TORONTO (Reuters) - Colorado-based Newmont Mining Corp (NEM.N) reported lower third-quarter profit and revenue on Thursday, as a drop in bullion and copper prices hurt the gold miner’s results.
Newmont had been jockeying for the title of world’s largest gold producer this year, until Barrick Gold (ABX.TO) announced its $6.1 billion deal to buy Randgold Resources RRS.L in September.
Newmont would rather focus on improving margins for existing production than pursuing mergers and acquisitions for growth, Chief Executive Gary Goldberg said last month at an annual gold industry gathering in Denver.
In the quarter ended Sept. 30, Newmont earned adjusted profit of $175 million, or 33 cents per share, compared with $184 million, or 34 cents a share, a year earlier.
That beat the 19 cent per share adjusted profit that analysts, on average, had expected, according to Refinitiv data.
“Newmont delivered $636 million in adjusted EBITDA and $154 million in free cash flow in the third quarter on the back of ongoing productivity improvements across the portfolio and higher grades in Africa and South America,” Goldberg said in a statement.
On a net basis, Newmont reported a loss of $161 million, or 31 cents a share, compared to a year-earlier profit of $213 million, or 39 cents a share.
The loss includes impairment charges of $366 million. A $331 million charge reflected Newmont’s decision to not advance certain exploration projects, while a $35 million charge stems from a new mine plan at its Emigrant open pit operation in Nevada, which shortened its mine life.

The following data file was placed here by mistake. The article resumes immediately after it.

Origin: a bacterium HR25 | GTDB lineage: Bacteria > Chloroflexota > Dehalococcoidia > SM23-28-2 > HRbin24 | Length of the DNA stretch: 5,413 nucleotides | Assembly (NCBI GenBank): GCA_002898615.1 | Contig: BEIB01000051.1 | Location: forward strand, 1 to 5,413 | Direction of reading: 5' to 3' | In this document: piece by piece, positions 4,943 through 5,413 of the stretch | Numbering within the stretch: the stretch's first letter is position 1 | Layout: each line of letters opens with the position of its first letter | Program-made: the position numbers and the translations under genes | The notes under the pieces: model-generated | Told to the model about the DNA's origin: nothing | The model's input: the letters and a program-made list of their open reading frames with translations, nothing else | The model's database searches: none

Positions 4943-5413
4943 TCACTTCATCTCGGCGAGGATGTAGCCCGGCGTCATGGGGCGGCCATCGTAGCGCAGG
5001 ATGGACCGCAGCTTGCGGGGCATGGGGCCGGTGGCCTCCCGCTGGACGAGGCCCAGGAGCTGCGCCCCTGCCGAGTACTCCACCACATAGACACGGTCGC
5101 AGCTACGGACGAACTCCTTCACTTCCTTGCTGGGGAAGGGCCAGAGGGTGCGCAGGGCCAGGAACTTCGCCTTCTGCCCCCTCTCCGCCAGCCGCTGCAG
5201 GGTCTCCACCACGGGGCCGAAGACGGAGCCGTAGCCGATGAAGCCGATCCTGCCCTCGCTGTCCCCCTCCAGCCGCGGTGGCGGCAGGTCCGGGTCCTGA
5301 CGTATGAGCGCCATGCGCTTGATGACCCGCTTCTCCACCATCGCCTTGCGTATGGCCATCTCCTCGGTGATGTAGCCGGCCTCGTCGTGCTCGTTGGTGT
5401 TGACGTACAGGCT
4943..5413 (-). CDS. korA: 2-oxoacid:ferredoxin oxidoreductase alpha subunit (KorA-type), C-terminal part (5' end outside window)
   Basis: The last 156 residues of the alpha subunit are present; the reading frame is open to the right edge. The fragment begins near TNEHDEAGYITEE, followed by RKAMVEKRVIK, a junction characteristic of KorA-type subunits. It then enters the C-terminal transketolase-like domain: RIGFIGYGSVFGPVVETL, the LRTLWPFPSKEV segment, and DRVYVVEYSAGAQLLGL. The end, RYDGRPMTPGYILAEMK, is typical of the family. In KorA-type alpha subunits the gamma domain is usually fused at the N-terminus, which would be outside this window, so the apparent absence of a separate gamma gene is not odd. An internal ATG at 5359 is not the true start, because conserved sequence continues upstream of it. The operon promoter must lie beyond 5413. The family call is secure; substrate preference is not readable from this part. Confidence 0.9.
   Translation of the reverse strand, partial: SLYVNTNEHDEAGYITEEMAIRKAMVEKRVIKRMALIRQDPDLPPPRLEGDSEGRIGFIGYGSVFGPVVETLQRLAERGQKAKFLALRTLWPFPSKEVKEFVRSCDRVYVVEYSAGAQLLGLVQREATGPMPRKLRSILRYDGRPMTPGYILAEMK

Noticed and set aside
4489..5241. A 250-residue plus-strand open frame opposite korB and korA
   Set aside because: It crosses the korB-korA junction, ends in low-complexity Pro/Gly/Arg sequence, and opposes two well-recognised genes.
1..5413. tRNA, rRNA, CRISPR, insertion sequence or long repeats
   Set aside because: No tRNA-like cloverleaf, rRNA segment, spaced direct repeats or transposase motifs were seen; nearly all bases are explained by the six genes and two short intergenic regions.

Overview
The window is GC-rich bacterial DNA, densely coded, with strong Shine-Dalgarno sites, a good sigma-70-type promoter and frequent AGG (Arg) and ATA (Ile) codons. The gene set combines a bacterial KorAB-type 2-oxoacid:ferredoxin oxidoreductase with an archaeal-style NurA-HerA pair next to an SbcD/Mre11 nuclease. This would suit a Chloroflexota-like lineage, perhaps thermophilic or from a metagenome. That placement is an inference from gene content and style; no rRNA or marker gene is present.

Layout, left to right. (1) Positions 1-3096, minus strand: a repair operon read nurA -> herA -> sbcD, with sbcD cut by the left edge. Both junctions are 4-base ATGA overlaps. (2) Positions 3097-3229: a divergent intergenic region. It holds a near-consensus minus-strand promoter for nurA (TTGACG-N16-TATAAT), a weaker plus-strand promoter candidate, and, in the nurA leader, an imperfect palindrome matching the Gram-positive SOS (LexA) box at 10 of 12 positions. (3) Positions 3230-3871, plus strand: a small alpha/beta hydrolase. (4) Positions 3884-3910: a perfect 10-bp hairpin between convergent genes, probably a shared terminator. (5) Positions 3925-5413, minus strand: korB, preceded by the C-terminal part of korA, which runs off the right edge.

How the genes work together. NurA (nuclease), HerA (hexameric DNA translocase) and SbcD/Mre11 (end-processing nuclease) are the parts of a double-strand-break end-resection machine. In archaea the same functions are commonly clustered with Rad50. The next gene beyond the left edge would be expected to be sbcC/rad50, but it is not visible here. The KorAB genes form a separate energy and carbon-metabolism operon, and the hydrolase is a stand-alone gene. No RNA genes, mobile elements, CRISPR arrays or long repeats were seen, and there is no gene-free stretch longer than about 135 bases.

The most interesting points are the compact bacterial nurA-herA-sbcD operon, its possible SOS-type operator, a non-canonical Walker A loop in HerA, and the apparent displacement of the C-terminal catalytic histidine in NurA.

The miner narrowed its 2018 gold production forecast to between 4.9 million and 5.2 million ounces, from 4.9-5.4 million previously.
It improved its production cost estimate to between $950 and $990 per ounce on an all-in sustaining basis, a closely watched industry benchmark meant to more fully capture costs, from $965 to $1,025 an ounce.
Newmont reaffirmed its full-year forecasts for total and sustaining capital and copper production.
Gold production declined 4 percent to 1.29 million ounces in the quarter, while the average realized gold price dropped by $75 to $1,201 per ounce. The average realized copper price fell to $2.50 a pound from $3.06 in the same period last year.
The all-in production cost per ounce of gold fell 1 percent to $927 in the quarter.
Revenue fell 8 percent to $1.72 billion from the year-earlier quarter, lagging an expected $1.79 billion.
Reporting by Susan Taylor; Editing by Bernadette Baum